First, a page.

Closing thoughts and applications – Several ordinances were acknowledged by the people, including the observance of the Sabbath day (10:31), and a Temple tax of one-third shekels (10:32; though Exodus 30:11-16required one-half shekel, but the lesser amount here might have been due to the poverty of the people).

Various offerings were renewed, including the “wood offering,” used for sacrifices and to keep a perpetual fire burning on the altar (10:34; Leviticus 6:12-13). The “firstfruits offering” was re-established, and served as a reminder God requires tithes of our first and best (10:35, 36-37; Proverbs 3:9). Every firstborn son was to be dedicated to the LORD, and redeemed by offering a lamb (10:36; Exodus 34:19-20). Also, the people were taught their tithes and offerings were to support the Levites (10:37-39; Leviticus 27:30-34), and they in turn were to tithe of the tithes given to them and their households (10:37b-38; Leviticus 27:30-34).

Having been instructed in the demands of the Law, and accepting both its blessings and curses, the people affirmed their covenant with the LORD saying, “we will not forsake the house of our God” (10:39b).

I close, reminding every believer of his obligation to not forsake “the assembling of ourselves together, as the manner of some is; but exhorting one another: and so much the more, as ye see the day approaching” (Hebrews 10:25).

Copyright © 2022 – Travis D. Smith

Heart of A Shepherd Inc is recognized by the Internal Revenue Service as a 501c3, and is a public charitable organization. Mailing address: Heart of A Shepherd Inc, 6201 Ehrlich Rd., Tampa, FL 33625. You can email for more information on this daily devotional ministry.

Spiritual Revival: A New Beginning (Nehemiah 8; Nehemiah 9)

Scripture reading – Nehemiah 8; Nehemiah 9

With the walls of Jerusalem rebuilt (Nehemiah 7:1), Nehemiah established both the civic and religious leadership in the city (7:1). He appointed his “brother Hanani, and Hananiah the ruler of the palace, charge over Jerusalem: for he was a faithful man, and feared God above many” (7:2). Nehemiah also appointed watchmen, and set the time for the gates of the city to be opened and closed (7:3).

God then moved on Nehemiah’s heart to take a census by genealogy (7:5). An accounting was to be established of all who resided in Jerusalem and Judah, and establish those who had a legitimate record of their lineage by tribe, clans, and families (7:6-60). The census revealed there were some that claimed to be of Israel, but there was no record of their lineage (7:61-62). Some claimed to be of the priesthood, but their names and families were not recorded (7:63-64).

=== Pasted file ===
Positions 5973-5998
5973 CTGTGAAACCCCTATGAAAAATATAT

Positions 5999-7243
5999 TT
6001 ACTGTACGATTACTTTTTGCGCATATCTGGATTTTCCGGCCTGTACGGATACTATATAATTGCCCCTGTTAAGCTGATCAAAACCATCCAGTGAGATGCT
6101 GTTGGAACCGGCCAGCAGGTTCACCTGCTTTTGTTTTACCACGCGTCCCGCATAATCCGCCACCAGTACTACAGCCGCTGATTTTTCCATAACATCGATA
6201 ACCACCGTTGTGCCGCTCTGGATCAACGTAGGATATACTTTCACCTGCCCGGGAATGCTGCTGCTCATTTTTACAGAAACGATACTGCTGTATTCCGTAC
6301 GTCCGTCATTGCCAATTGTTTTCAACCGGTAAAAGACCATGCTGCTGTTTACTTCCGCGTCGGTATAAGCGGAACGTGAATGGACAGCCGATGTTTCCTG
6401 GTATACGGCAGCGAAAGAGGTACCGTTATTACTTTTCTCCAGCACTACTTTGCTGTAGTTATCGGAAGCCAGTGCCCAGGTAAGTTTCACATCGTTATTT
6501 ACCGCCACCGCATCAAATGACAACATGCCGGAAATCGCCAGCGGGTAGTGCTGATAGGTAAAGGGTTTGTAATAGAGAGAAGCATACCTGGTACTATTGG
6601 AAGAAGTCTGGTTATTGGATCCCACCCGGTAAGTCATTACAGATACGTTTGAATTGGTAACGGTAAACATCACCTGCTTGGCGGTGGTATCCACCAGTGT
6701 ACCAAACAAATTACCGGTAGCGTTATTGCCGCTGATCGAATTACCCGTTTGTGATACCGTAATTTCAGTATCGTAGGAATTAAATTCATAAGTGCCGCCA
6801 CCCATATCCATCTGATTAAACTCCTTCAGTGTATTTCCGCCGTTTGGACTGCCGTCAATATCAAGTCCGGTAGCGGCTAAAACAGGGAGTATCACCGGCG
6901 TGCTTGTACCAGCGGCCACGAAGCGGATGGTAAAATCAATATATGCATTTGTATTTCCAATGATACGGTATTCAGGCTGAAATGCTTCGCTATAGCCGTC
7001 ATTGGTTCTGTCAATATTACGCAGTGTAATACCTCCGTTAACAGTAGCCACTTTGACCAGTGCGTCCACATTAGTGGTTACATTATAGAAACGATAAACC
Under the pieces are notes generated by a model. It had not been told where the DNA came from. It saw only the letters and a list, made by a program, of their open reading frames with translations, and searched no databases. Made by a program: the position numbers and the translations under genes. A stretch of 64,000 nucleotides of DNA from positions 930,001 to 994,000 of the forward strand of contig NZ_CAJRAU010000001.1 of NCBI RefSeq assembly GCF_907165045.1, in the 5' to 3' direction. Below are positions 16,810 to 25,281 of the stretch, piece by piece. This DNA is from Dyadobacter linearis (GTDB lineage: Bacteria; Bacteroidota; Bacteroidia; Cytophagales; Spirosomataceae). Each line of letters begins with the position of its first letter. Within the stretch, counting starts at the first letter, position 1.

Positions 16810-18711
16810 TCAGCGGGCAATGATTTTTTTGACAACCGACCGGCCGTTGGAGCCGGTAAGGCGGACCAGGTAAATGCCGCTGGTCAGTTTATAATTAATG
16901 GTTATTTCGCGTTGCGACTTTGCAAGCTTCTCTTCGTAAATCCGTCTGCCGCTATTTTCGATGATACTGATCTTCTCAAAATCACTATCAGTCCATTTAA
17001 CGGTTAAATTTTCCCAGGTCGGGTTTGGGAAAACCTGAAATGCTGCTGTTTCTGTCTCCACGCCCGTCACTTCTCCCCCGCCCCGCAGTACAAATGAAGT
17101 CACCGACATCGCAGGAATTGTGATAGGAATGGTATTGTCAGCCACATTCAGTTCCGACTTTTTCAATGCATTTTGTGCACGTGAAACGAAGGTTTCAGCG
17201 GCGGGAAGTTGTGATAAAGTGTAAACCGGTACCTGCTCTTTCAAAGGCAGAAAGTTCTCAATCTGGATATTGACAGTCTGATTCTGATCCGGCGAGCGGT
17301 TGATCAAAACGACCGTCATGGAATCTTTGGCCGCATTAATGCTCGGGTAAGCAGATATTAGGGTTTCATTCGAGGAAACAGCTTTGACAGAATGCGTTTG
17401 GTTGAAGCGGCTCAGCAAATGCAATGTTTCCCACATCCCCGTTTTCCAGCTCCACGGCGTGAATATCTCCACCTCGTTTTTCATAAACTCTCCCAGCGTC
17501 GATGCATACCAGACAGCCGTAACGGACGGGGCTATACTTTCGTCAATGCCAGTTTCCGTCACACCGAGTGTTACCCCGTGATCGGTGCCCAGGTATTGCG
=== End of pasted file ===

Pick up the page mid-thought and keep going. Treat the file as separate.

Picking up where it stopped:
Today’s Scripture reading is lengthy (Nehemiah 8-9), and my devotional commentary will be limited to Nehemiah 8. With the walls rebuilt, Nehemiah turned his effort from building the walls of Jerusalem, to rebuilding a people and nation (8:1-13:31). He had served as governor of Judah, under the authority of Artaxerxes, king of Persia. To labor beside Nehemiah, the king had chosen a young priest named Ezra (whom we met in earlier devotions, 8:1; Ezra 7). He was a student of God’s Word (Ezra 7:6), and “had prepared his heart to seek the law of the LORD” (Ezra 7:10). Like Nehemiah, Ezra was sent to Jerusalem by the king of Persia, and told to teach the people “the laws of thy God” (Ezra 7:25).

Nehemiah 8

With the people gathered together “as one man,” and with one heart, “they spake unto Ezra the scribe to bring the book of the law of Moses, which the Lord had commanded to Israel” (8:1). As you read Nehemiah 8, consider what I believe are the keys to a spiritual awakening for a people and nation.

Four Keys to a National Revival (8:2-10)

The first key to a spiritual revival is the reading and prominence of the Scriptures (8:1-2). The people requested “the book of the law of Moses” be read in public (8:1). So, Ezra brought forth the scrolls upon which the law was written, and read “the law before the congregation,” that all “could hear with understanding” (8:2).

Secondly, the people respected the Scriptures (8:3-6), and listened attentively as Ezra read “the book of the law” (8:3). Adding dignity to the reading, a raised platform was constructed for the occasion, and 13 men stood beside Ezra as he read the Scriptures (8:4). Elevated above the heads of the people, when Ezra opened the scroll, “the people stood up” (8:5), and he then praised the LORD before he read the Scriptures (8:6a). When the prayer concluded, “the people answered, Amen, Amen, with lifting up their hands: and they bowed their heads, and worshipped the Lord with their faces to the ground” (8:6).

A third key to revival is revelation (8:7-8), for the Scriptures must not only be read, but also explained. Thirteen men were charged with the responsibility of explaining the Scriptures that the people might “understand the law” (8:7). Fulfilling the role of expositors, those men “read in the book in the law of God distinctly, and gave the sense, and caused them to understand the reading” (8:8). It was not enough to read the Scriptures; the task of a Bible teacher is to give clarity, make application (“the sense”), and convict (meaning to “understand the reading,” 8:8).

Reverence is the fourth step of revival, and is summed up in three attitudes: remorse, repentance, and rejoicing (8:9-10). When the people heard the law and commandments, they “wept” (8:9b), sorrowed (8:10b), and godly sorrow turned to rejoicing (8:10c).